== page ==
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What type of religious practice takes place at the camp?

All five daily prayers are performed in congregation (jama’ah). Campers are awakened by the adhan for fajr around 5:00 AM, and retire to their cabins after ‘isha prayer around 9:30 PM. (Several opportunities for daytime naps are included in the daily schedule.) After the call to prayer (adhan), campers join together in quiet praise of God (tasbeeh) and typically take a few minutes to read the Qur’an or perform sunnah prayers. After each prayer, one of the campers leads the entire camp in the recitation of parts of a du’a (invocational prayer) which the camp together memorizes in full by the by the end of the week, through this daily repetition. On Friday, campers are given extra time to prepare for a formal jum’a program that includes a full khutba (sermon) before the prayer.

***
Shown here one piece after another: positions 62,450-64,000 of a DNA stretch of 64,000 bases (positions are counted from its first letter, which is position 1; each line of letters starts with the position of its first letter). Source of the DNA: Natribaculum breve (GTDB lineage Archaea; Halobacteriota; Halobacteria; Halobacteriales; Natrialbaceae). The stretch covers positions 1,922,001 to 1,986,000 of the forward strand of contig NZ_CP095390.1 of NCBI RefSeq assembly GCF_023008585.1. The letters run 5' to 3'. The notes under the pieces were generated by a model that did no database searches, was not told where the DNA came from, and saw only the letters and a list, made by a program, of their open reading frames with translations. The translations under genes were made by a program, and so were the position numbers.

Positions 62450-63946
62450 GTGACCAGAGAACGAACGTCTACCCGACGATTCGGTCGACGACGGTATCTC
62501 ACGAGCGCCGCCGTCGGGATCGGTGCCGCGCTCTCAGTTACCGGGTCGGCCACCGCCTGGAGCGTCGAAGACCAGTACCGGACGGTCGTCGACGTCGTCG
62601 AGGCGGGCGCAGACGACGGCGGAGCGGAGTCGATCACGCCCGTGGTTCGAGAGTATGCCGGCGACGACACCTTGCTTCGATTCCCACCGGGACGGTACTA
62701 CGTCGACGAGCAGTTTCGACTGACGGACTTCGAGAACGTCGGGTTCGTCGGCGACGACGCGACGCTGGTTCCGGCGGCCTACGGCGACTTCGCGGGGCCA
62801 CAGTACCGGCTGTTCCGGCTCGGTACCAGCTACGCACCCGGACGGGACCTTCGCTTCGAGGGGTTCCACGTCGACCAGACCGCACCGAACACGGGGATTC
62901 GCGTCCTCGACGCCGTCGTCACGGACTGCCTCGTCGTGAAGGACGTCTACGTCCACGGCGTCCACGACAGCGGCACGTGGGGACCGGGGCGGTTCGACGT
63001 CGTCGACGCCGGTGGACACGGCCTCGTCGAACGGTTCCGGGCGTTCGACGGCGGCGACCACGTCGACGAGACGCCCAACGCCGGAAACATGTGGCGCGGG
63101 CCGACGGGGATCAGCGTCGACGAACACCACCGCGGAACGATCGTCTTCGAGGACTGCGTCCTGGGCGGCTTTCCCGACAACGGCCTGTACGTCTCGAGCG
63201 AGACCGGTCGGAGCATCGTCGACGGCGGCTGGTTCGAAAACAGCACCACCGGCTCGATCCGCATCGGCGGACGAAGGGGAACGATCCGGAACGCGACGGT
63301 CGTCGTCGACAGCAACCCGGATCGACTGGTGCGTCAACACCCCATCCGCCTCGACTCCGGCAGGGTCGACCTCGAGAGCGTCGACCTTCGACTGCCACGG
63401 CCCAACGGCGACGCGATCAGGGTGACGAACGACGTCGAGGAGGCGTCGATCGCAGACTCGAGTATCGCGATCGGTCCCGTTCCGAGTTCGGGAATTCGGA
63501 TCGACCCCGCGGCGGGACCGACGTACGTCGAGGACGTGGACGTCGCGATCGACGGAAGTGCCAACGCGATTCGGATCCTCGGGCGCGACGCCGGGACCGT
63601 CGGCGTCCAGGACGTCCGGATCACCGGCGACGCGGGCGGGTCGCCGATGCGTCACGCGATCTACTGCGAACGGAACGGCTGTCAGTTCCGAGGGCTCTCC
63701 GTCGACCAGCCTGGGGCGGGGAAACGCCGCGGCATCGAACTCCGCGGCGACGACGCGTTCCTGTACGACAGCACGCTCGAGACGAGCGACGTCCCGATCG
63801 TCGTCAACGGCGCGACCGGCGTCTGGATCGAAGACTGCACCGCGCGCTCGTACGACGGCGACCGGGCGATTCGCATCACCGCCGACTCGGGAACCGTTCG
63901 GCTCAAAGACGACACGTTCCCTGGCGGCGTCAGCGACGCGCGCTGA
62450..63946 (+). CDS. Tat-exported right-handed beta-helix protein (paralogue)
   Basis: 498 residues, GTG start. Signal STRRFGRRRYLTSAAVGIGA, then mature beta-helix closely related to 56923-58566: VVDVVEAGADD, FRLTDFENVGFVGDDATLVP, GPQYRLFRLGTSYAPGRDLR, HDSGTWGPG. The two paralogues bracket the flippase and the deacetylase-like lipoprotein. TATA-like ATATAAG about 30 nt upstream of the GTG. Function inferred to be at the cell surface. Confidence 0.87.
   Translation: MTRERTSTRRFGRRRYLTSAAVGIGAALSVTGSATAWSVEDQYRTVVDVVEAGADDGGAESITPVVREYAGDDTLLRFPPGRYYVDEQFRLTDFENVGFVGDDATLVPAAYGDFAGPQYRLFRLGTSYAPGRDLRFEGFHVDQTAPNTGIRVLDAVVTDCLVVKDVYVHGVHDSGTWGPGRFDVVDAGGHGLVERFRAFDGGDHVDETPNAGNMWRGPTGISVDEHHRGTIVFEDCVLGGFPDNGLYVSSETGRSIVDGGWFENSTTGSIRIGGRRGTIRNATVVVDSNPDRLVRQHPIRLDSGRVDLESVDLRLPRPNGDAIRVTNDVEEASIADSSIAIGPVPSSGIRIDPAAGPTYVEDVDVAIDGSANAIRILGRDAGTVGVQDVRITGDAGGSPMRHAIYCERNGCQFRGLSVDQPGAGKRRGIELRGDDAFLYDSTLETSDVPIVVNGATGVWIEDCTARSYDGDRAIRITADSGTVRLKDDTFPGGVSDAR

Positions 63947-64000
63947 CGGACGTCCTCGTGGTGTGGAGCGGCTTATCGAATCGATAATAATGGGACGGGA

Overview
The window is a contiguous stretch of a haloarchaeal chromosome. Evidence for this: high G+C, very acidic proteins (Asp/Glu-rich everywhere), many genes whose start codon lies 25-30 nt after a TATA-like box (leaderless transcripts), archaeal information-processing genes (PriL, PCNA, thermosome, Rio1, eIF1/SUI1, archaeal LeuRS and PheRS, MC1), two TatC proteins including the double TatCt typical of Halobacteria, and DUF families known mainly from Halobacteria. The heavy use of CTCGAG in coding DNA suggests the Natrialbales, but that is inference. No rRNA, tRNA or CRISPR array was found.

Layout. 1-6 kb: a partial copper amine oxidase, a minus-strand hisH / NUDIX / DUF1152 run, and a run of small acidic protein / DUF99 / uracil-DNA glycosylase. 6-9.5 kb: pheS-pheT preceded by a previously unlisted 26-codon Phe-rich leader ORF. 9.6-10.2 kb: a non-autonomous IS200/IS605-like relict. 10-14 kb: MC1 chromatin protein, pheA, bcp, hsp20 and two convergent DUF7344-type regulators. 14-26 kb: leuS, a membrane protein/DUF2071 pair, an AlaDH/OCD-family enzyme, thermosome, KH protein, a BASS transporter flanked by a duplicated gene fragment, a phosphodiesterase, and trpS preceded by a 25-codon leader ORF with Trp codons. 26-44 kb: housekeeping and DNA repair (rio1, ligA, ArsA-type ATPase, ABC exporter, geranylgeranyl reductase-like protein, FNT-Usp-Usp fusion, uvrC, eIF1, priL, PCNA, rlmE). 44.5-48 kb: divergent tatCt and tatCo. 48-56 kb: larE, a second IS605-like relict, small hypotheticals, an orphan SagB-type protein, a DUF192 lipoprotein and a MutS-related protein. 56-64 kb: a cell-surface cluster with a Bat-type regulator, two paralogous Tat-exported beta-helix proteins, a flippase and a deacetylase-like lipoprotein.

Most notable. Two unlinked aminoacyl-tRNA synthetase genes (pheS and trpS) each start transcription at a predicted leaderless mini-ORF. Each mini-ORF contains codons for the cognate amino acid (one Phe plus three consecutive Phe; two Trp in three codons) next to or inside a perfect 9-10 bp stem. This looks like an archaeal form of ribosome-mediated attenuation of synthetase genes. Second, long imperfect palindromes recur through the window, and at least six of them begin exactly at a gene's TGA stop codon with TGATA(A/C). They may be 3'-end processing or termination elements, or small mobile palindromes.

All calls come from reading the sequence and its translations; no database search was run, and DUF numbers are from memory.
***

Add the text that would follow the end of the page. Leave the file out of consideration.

Other religious practices take place as well. For example, a volunteer is selected to lead the group in a traditional du’a prior to each meal. Hikes, classes, counseling sessions, and campfire are often punctuated with recitation of topically-appropriate Qur’anic surahs and hadith of the Prophet (PBUH) to help shape the nature of learning and ideas during the camp week.

Some religious practices conducted at home during the year between camps are specially recognized with colorful awards on the last day of the camp. MYC has a long-standing tradition of awarding specially-designed, Qur’anic-calligraphed banners featuring the shahada to campers who can demonstrate their knowledge of the Qur’an, memorization of surahs, performance of salat, fasting during Ramadan, and other personal achievements in ibadat (worship).

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